• The maintenance of internal customs posts. In the current economic and institutional context of the CACU, maintaining customs posts at the internal borders is a well-founded decision. For the foreseeable future, customs controls at the internal borders will be needed to monitor the goods on the exception lists, to collect domestic taxes on consumption, and to control prohibited goods (drugs and arms). The Central American countries are still in the process of developing a reliable VAT collection and enforcement mechanism, and evasion in the region is high.18 Thus, the absence of border controls could lead to increased VAT fraud and losses in VAT revenue. That said, there is much to be done to ensure that customs controls are effective, while not losing sight of trade facilitation, which is a challenge to any modern customs authority.19 In this regard, the Central American authorities intend to transform the internal customs border posts into “centers of trade facilitation,” while still leaving them to perform a revenue collection function. Thus, the presence of internal customs controls can be seen as a necessary phase to achieve a CACU that controls fraud, protects its citizens, and facilitates formal transactions. Along these lines, progress is being made in the establishment of joint internal customs border posts between a number of Central American countries, as indicated in Box 5.3.
  • The free economic zones. The Central American countries are competing to attract foreign investment by providing investors with a series of tax exemptions and benefits. This policy has led to the proliferation of free economic zones, where the so-called maquiladoras are located (see Table 5.2).20 This is a sensitive issue, given that the maquiladoras are not subject to the regular tax and tariff regime (application of the CET, payment of VAT, etc.) and create distortions in the investment flow inside the CACU. A particularly important issue is to define the borders between this in-bond regime and the rest of the economy. In other words, because the goods produced in the free economic zone are not subject to the CET and VAT, they should not be brought into the domestic market free of tariffs and domestic taxes. In some cases, duty-free allowances can be granted for limited amounts of goods purchased from these in-bond enterprises by individuals or by tourists entering the customs territory, provided (in the case of the latter) that the goods are for final consumption. However, a current problem, which could be aggravated in the CACU, is an increase in the incidence of fraud in connection with these regimes. Work is under way to compile an inventory of existing tax exemptions and incentives. However, the Central American CTAs still lack information, the capacity, and resources to effectively control the free economic zones and other preferential regimes that abound in the region (e.g., tax incentives for the tourism sector). For instance, despite the importance of tax benefits in the region, tax expenditure budgets are not estimated and monitored regularly.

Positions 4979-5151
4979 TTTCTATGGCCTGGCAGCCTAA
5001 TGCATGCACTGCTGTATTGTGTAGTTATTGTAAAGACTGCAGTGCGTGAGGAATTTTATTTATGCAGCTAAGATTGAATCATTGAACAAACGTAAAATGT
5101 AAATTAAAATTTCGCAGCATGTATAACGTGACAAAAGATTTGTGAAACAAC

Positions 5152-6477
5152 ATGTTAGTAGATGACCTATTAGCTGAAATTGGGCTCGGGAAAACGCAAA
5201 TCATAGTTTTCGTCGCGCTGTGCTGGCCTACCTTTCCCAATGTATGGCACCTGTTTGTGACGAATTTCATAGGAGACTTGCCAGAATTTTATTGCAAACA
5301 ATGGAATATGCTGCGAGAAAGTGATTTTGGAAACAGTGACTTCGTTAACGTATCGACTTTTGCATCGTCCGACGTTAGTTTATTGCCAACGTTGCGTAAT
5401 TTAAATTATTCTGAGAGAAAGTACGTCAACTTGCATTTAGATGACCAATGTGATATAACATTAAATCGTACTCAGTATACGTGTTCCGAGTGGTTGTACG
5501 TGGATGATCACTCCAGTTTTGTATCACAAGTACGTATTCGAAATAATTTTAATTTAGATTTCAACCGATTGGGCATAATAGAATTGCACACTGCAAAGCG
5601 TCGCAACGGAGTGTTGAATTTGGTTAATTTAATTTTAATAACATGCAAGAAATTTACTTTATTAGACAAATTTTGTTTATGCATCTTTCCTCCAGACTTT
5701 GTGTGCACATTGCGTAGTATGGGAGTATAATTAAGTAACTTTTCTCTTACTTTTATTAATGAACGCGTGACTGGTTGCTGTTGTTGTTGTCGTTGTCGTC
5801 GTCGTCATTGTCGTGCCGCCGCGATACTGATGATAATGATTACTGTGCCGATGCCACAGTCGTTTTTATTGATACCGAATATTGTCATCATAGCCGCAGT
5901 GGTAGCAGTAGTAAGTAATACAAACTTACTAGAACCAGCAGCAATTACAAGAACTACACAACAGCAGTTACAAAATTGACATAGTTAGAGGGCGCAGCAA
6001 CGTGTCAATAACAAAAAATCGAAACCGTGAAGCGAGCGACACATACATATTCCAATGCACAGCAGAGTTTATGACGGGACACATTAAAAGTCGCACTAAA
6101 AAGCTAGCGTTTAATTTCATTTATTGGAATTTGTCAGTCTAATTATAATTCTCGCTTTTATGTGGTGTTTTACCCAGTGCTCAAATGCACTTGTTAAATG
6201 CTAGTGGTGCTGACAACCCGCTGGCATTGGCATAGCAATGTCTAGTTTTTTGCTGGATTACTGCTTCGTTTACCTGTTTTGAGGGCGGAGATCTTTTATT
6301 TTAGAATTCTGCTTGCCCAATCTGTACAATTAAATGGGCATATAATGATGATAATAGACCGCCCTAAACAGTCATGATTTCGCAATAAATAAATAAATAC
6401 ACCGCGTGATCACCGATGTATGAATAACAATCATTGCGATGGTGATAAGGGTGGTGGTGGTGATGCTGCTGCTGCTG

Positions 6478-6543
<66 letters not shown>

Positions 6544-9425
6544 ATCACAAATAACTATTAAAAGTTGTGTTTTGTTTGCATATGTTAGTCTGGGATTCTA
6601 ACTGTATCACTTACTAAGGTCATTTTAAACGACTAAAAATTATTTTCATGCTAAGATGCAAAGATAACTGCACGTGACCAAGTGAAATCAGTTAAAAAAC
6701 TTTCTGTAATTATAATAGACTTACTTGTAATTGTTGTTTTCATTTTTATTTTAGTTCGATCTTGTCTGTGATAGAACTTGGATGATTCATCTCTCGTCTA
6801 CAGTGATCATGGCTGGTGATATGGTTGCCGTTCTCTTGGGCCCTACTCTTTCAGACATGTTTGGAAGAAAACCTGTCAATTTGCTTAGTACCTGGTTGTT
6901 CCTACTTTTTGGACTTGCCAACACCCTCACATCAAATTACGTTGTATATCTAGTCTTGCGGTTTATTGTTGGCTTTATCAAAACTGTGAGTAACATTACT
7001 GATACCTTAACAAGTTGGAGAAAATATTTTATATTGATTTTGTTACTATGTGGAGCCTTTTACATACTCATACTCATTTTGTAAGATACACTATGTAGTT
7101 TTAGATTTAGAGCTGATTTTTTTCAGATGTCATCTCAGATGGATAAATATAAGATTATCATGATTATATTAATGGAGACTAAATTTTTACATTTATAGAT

• Bilateral free trade agreements and the common external tariff. The framework agreement states that the CACU should promote the gradual convergence of the different trade agreements currently in place. Despite this general goal, the agreement does not prevent each member country to negotiate free trade agreements unilaterally with nonmember countries. This clearly is a problem for the CACU.21 This practice is not common in customs unions—such as the European Union—or even in “incomplete” ones—such as Mer-cosur. The most pressing problem associated with the unilateral negotiation of trade agreements by CU member countries with third partners is the impossibility of maintaining a CET, and the requirement for increased customs control. This policy may result in divergent tariffs among countries, various exemption periods, and different coverage of goods. In turn, this will lead to trade diversion, administrative complexity, and opportunities for fraud. For example, the free trade treaties that the Central American countries signed with the United States (Central American Free Trade Agreement–Dominican Republic, or CAFTA-DR) have become especially important, because the United States is the most important trading partner in the region. However, as a result of the CAFTA-DR, the external tariff went from being 95.7 percent harmonized (see Table 5.3), to an estimated 66.7 percent harmonized in the first year of the agreement. These tariff positions are expected to converge to a 99.1 percent harmonization within 15 years. Given that the Central American tariff levels are relatively low (the average nominal tariff was 5.4 percent in 2005 (Fuentes, 2007), there are few incentives for trade diversion. However, the proliferation of bilateral agreements hurts the CACU and could delay its full implementation. Furthermore, this problem adds significant complexity to customs control because customs officers must apply tariff classifications and certify the origin of goods under multiple treaties.